Troubleshooting "Your internet connection is unstable" on Zoom calls
Any suggestions on tools to help troubleshoot "Your internet connection is unstable" that I get every so often on Zoom video conference calls? It seems to come and go.
(I do have asuswrt-merlin on my router, and also have the Fing box)
Zoom has been in the news recently for privacy and security breaches, and the company is actively trying to improve the weaknesses in its conferencing software. I'm not sure if this relates to your unstable notifications, but if you are limited to using Zoom, be sure to update frequently to the latest versions available. If you have other conferencing options, I suggest that you try them out to see if they perform better. There are a lot of alternatives on the market.1
In addition to what Doczzz says, you need to remember that everyone is on line at this time, eating into bandwidth that would normally not be in use. Video is very sensitive to this and I would imagine Zoom has built in some check to tell you when bandwidth is not optimal for its video conferencing. I know Skype has a similar feature. Wen it occurs again you could use any of the commercially available bandwidth detection apps, Fing included, to see if there is a slowdown...Thats Daphnee, she's a good dog...0
If you get no error message from Zoom but still suffer from 'choppy' sound when using Bluetooth headphones, check if you are using a Bluetooth trackpad at the same time. Trackpads can bang out huge amounts of low latency data that can eat up Bluetooth bandwidth. Connect using USB instead if possible, or use a wired headphone.
Zoom also shows a bitrate icon in red, yellow or white for every participant during meetings. This can help identify where low bandwidth breakup is happening.
Also try a direct cable connection instead of WiFi. It's far better!1
tobtobitob Member Posts: 2edited May 1, 2020 #5
Zoom is designed to work in difficult/changing network environments.
We have designed mechanisms to adjust quickly even if there is more than 50% packet loss.
Business customers get a Dashboard function to diagnose issues. The message you are getting disappears as soon as the client adjusts - prioritising always the Audio stream over video.
The standard thresholds that generate an error message in my standard reporting are as follows:
Packet Loss: greater than 70%
Bandwidth: 0 Kbps
@ttorimoto - if you get the error message you mentioned then there must have been a time in the meeting where you almost completely lost connectivity or missed one of the benchmarks above.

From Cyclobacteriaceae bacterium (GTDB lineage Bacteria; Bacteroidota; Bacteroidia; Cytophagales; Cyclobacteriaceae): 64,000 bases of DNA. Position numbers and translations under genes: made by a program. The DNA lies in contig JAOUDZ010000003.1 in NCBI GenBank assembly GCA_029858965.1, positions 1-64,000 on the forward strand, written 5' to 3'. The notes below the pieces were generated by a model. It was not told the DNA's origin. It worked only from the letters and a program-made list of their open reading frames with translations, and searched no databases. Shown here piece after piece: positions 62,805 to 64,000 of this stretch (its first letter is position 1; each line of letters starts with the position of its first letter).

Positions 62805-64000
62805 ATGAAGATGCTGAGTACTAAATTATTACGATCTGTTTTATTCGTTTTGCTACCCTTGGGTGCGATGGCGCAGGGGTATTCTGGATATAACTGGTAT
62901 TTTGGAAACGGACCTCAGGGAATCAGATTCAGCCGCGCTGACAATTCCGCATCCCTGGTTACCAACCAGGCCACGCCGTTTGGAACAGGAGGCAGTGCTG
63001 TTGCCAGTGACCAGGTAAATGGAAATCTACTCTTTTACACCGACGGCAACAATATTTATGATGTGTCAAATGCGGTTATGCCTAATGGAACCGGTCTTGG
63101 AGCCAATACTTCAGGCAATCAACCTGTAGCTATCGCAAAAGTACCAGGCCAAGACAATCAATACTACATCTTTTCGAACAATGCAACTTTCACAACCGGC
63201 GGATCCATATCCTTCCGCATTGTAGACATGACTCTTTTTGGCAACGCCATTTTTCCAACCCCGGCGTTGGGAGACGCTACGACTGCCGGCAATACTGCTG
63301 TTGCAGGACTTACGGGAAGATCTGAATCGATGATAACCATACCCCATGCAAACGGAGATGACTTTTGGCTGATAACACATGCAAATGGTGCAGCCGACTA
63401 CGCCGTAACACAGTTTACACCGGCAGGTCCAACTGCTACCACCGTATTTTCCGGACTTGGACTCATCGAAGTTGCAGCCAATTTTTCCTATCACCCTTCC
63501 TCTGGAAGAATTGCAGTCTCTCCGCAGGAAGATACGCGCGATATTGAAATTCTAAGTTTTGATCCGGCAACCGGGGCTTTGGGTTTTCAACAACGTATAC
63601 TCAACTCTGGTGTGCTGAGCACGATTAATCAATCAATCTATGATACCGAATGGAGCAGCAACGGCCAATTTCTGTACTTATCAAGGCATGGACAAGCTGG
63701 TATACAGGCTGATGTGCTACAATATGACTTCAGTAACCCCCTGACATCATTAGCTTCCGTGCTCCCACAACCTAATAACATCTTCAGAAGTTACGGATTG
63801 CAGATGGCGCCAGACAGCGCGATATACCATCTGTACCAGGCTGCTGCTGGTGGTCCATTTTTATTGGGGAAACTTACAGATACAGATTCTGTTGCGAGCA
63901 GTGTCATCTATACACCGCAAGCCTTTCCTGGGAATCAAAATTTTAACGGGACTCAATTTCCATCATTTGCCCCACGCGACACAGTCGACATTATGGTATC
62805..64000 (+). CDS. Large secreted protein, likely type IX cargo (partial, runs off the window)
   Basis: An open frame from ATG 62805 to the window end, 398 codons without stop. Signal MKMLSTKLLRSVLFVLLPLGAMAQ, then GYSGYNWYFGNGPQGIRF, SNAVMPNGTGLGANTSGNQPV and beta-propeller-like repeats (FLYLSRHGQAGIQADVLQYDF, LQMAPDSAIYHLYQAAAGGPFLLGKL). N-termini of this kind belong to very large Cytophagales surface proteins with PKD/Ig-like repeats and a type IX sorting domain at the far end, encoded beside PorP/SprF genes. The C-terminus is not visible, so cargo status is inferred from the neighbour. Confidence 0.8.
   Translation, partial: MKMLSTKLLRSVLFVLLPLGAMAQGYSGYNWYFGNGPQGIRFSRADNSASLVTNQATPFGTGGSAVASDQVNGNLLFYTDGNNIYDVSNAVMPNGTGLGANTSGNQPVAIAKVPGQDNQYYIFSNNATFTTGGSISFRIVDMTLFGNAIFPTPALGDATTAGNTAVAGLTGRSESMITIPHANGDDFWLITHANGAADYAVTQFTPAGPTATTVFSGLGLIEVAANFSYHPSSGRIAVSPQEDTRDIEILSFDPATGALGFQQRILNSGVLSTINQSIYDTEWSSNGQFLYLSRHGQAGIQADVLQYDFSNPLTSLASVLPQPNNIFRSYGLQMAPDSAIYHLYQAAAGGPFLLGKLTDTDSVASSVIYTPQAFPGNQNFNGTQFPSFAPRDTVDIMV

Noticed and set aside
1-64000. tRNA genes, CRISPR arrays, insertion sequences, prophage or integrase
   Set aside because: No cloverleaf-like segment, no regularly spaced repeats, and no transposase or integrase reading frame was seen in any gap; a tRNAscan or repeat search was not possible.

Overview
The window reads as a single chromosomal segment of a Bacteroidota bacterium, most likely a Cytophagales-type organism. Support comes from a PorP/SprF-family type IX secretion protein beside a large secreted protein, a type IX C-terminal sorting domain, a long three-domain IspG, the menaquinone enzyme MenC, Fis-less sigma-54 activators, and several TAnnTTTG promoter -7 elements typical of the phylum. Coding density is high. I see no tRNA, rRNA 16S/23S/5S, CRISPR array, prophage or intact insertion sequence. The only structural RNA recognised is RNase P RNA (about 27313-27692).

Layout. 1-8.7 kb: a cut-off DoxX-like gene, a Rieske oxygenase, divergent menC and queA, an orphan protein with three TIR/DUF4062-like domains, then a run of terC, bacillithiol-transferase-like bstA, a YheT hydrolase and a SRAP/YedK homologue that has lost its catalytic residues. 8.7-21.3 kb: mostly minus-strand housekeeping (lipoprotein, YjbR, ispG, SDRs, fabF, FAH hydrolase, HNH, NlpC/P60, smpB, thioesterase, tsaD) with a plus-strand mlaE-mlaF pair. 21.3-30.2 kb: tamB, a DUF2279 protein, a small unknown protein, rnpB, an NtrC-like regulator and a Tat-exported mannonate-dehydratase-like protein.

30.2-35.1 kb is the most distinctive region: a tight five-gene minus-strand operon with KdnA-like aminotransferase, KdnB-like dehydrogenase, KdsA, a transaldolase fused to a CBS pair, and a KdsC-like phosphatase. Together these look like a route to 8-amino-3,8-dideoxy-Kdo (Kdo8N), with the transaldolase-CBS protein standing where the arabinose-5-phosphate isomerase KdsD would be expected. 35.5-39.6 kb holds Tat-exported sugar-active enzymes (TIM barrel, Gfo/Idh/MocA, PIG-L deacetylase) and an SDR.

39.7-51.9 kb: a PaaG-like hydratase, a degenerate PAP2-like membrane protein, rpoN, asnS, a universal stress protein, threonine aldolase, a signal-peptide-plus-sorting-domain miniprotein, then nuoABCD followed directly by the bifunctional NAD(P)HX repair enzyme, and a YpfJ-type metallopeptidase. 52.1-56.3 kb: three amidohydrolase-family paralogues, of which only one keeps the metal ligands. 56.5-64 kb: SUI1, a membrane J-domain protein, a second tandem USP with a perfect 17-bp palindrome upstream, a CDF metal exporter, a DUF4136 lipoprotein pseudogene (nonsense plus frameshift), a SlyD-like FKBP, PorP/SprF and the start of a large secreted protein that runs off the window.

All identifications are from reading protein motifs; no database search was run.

Here is a link to give information about the bandwidth/network requirements:
I also fully agree with what @gw68 said - quite often it is the peripheral that causes an issue. When we started with webconferincing the cheapest stuff did the job as we were just using G.711 and CIF - but now with OPUS and H.264 actually peripherals really matter.
In addition if you can try and use our static virtual backgrounds as this reduces the amount of video bandwidth as well. (you can also try MP4 backgrounds but that will take up some more ;-)
(I a working @ Zoom - but this is my private view and not intended to be promotional)3
tobtobitob I dont ever have the issue with my work(business) account but run into it more frequently with my free personal Zoom acct. Same WFH network, different machines. I just figured there are likely differences in QoS between the account types in that one is free and one is paid.0
tobtobitob Member Posts: 2@ICChief - Technically there are no differences when connecting. We are not prioritizing your business account. QoS - per definition - is not used as we cannot use classic „QoS“ over the Internet - as no markers traverse ISP boundaries. There are just two options that influence the connectivity - your local machine (Personal Firewall, CPU, Version of the Zoom Client). Second option - not often used - is that your Zoom account @ work is connecting to an on-premise Zoom installation and you are proably not authenticating towards Zoom but to a local SAML adapter that is hosted by your company. Personally I see 90% of the issues on the local machines.0
Hi guys - after some troubleshooting myself - I got it fixed.
Oddly enough, it was caused (worsened) by my QoS setting on my router. I enabled "Adaptive QoS" with high prioritization on streaming and VOIP on my Asus Router, and it made things worse.
This all started with Zoom calls that would freeze for about 30 seconds. When looking for a pattern, I noticed it happened at exactly the same time(s) - every 10 minutes; and then noticed the same pattern on my Google Home speakers when I streamed TuneIn Radio, which would also happen at exactly the same time(s).
Once I figured out it was not only Zoom, and then figured out it was not my ISP service (AT&T Fiber) by not seeing the same problems connecting to a Wifi signal that was coming from the AT&T gateway (which I have set to only pass-through to let my Asus router manage everything), the culprit became my Asus router. First thing I tried was toggling the QoS setting off, and that fixed this specific issue! I read reports that the Adaptive QoS setting on Asus routers sometimes makes things worse - and it definitely did here.
Crazy - but true story :-)0
tobtobitob I dont ever have the issue with my work(business) account but run into it more frequently with my free personal Zoom acct. Same WFH network, different machines. I just figured there are likely differences in QoS between the account types in that one is free and one is paid.
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